Yet I consider my experience a fraction of my worth. And perhaps this goes back to being easily bored. Even if employment goes on for years, any given job should, in my view, be temporary. In other words, if I’m hired to do X, I want to do X in such a way that it doesn’t have to be done again, or in such a way that someone else can do it most of the time. Then I go on to do Y.

Often Y is something my employer never imagined me doing. Sometimes it’s something they didn’t imagine could be done. (I’m not suggesting any wizardry on my part, more a lack of imagination about how computers can be applied to problems.)

But 99% of employers–no matter how obsessed they may be with never ever bearing the cost for improving the skills of their employers–would not hire me (or anyone) on that basis. Nor on the basis that my free time tends to find me developing skills that will prove handy in my job. (My current boss is rather canny in that regard: He’ll hire someone with a kick-ass work ethic to do something they’re expert in, even though the project is relatively short-term. He knows his person will transition easily to new tasks.)

It’s the cog-in-the-machine mentality. Employers want to hire the perfect fit even though they don’t really know what that is. They think they do, for sure. Because they also figure that when job A is over, and job B pops up, they’ll fire the guy doing job A and hire a new perfect fit for job B. And of course, at no premium.

One might think that the dynamism of the past 30 years would have educated employers: Adaptability is the key element for any employee. Adaptability in the form of a willingness to learn and master change.

But I guess I’m biased here.

Another Non-Story: Low Unemployment = Workers Demand More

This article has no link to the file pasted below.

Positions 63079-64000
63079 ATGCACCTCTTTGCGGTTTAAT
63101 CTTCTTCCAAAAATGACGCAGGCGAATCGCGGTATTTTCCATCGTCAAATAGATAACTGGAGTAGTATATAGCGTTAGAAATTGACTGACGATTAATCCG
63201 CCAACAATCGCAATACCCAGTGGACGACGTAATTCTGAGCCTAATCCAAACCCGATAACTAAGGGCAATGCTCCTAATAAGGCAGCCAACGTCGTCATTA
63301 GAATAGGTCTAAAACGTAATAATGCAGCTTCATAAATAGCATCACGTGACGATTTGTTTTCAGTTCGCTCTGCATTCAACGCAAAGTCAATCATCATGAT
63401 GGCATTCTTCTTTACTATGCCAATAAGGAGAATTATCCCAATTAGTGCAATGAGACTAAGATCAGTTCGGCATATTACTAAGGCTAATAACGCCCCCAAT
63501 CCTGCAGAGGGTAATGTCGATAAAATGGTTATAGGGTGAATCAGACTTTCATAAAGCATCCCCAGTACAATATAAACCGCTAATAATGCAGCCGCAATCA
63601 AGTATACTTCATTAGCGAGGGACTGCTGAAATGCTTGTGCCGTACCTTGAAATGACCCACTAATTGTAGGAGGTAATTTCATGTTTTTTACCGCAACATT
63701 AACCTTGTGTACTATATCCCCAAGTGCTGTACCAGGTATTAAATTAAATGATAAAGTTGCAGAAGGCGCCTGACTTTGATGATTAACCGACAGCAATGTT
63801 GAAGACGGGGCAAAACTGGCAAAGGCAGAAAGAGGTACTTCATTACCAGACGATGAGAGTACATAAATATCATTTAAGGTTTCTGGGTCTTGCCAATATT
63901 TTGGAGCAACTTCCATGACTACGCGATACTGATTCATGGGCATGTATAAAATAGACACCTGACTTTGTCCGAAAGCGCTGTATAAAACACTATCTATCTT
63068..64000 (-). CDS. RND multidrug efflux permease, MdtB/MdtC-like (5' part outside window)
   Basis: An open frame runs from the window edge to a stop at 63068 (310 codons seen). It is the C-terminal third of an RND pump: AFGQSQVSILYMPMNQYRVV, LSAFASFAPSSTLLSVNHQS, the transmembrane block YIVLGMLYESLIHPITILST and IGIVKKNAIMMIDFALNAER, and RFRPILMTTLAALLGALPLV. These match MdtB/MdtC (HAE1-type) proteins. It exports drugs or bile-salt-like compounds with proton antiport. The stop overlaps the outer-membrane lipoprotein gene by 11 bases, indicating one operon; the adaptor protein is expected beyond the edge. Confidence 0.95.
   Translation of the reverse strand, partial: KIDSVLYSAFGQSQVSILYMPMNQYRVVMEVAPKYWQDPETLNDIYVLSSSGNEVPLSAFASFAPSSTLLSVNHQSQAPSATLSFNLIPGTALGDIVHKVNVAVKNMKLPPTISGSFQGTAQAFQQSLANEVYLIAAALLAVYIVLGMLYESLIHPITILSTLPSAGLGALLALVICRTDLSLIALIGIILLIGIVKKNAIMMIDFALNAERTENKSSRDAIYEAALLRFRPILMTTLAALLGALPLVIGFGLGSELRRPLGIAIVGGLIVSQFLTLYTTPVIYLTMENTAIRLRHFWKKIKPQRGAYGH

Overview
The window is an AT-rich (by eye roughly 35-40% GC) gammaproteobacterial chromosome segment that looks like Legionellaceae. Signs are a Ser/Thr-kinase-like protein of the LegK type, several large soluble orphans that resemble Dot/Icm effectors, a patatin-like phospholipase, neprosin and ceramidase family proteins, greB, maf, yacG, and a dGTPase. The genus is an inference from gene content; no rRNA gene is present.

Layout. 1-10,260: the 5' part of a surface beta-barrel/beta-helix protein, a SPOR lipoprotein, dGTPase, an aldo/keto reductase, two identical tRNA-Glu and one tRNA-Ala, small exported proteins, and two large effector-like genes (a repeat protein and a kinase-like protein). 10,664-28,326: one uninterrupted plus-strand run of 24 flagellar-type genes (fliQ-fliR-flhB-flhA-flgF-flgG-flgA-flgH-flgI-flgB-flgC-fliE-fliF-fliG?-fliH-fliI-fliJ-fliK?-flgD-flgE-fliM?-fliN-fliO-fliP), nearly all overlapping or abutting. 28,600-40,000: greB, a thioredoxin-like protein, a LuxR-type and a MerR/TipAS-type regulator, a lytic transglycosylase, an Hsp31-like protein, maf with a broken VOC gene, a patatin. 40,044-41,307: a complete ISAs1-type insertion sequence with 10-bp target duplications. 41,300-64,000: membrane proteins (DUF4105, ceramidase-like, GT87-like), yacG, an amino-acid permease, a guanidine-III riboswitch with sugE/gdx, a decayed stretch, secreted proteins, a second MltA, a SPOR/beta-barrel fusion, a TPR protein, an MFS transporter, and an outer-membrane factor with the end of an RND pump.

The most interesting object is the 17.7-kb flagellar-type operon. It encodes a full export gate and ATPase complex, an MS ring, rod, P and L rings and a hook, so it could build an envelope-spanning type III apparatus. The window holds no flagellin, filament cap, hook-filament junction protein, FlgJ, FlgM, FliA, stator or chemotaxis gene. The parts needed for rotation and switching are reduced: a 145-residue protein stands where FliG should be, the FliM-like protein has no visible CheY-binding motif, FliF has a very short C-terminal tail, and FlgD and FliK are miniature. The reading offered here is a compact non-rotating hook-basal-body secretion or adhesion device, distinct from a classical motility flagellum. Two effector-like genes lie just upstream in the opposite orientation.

Via Slashdot.

NetworkWorld is running an article on the challenges of retaining young workers. Seems Johnny Y doesn’t want to work at Initech and expects to be well compensated for his skills and time.

So, the job market has equalized since the Tech Bubble burst, unemployment stays at historical lows (sub 5%), and, huh, tech people are demanding more out of work. Money, perks, decent working environment.

I’m gestating a theory that we are all Dory. Our capacity, as a group, to remember things farther back than just a few months seems to be severely limited.

For example, I bought a house in 1997. By the peak of the real estate frenzy, it had tripled in value. In the past year-and-a-half it has fallen 25% of its peak price. It’s still overpriced. If it settles at double in the next year or two–well, I’ll probably still think it’s overpriced.

The whole time this was going on, any rational person could see that it couldn’t possibly last. At least around here, we go through this cycle every, oh, 15-20 years? (I’m hoping to make a jump when the market crashes again: It’s not the price of the house but the taxes that are the killer.)